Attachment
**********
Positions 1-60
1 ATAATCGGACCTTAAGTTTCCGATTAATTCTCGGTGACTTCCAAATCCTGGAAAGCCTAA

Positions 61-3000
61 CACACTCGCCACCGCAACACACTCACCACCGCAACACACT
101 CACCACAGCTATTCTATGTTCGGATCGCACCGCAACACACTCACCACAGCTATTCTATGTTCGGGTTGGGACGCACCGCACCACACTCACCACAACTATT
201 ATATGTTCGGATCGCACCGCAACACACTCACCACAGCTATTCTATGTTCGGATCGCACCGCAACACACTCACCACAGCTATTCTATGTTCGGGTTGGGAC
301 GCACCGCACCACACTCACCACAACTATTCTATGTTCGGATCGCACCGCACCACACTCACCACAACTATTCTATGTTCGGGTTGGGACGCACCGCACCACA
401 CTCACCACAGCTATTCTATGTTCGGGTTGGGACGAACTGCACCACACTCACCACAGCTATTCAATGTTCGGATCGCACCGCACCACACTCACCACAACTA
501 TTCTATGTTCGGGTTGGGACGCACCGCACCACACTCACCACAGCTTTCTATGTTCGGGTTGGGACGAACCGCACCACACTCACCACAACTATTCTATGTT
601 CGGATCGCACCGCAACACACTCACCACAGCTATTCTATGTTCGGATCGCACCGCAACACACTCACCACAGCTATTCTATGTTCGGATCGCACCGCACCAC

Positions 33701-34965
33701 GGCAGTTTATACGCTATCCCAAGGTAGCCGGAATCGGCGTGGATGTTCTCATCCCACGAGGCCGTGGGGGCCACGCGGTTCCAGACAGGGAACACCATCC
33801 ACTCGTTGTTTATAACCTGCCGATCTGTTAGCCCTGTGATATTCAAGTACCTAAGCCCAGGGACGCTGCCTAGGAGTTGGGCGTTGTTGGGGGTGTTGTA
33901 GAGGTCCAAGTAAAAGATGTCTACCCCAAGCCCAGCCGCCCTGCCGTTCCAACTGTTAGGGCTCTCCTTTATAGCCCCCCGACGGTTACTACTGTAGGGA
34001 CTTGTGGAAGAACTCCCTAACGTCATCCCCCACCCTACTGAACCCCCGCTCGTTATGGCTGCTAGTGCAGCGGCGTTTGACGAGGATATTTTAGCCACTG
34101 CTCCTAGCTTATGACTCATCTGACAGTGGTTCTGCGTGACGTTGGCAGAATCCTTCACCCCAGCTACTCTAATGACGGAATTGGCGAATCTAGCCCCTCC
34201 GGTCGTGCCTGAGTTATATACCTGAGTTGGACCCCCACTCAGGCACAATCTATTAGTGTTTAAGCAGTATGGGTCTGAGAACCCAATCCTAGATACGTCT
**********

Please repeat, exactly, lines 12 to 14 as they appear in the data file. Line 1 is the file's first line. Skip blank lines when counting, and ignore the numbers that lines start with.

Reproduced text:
33701 GGCAGTTTATACGCTATCCCAAGGTAGCCGGAATCGGCGTGGATGTTCTCATCCCACGAGGCCGTGGGGGCCACGCGGTTCCAGACAGGGAACACCATCC
33801 ACTCGTTGTTTATAACCTGCCGATCTGTTAGCCCTGTGATATTCAAGTACCTAAGCCCAGGGACGCTGCCTAGGAGTTGGGCGTTGTTGGGGGTGTTGTA
33901 GAGGTCCAAGTAAAAGATGTCTACCCCAAGCCCAGCCGCCCTGCCGTTCCAACTGTTAGGGCTCTCCTTTATAGCCCCCCGACGGTTACTACTGTAGGGA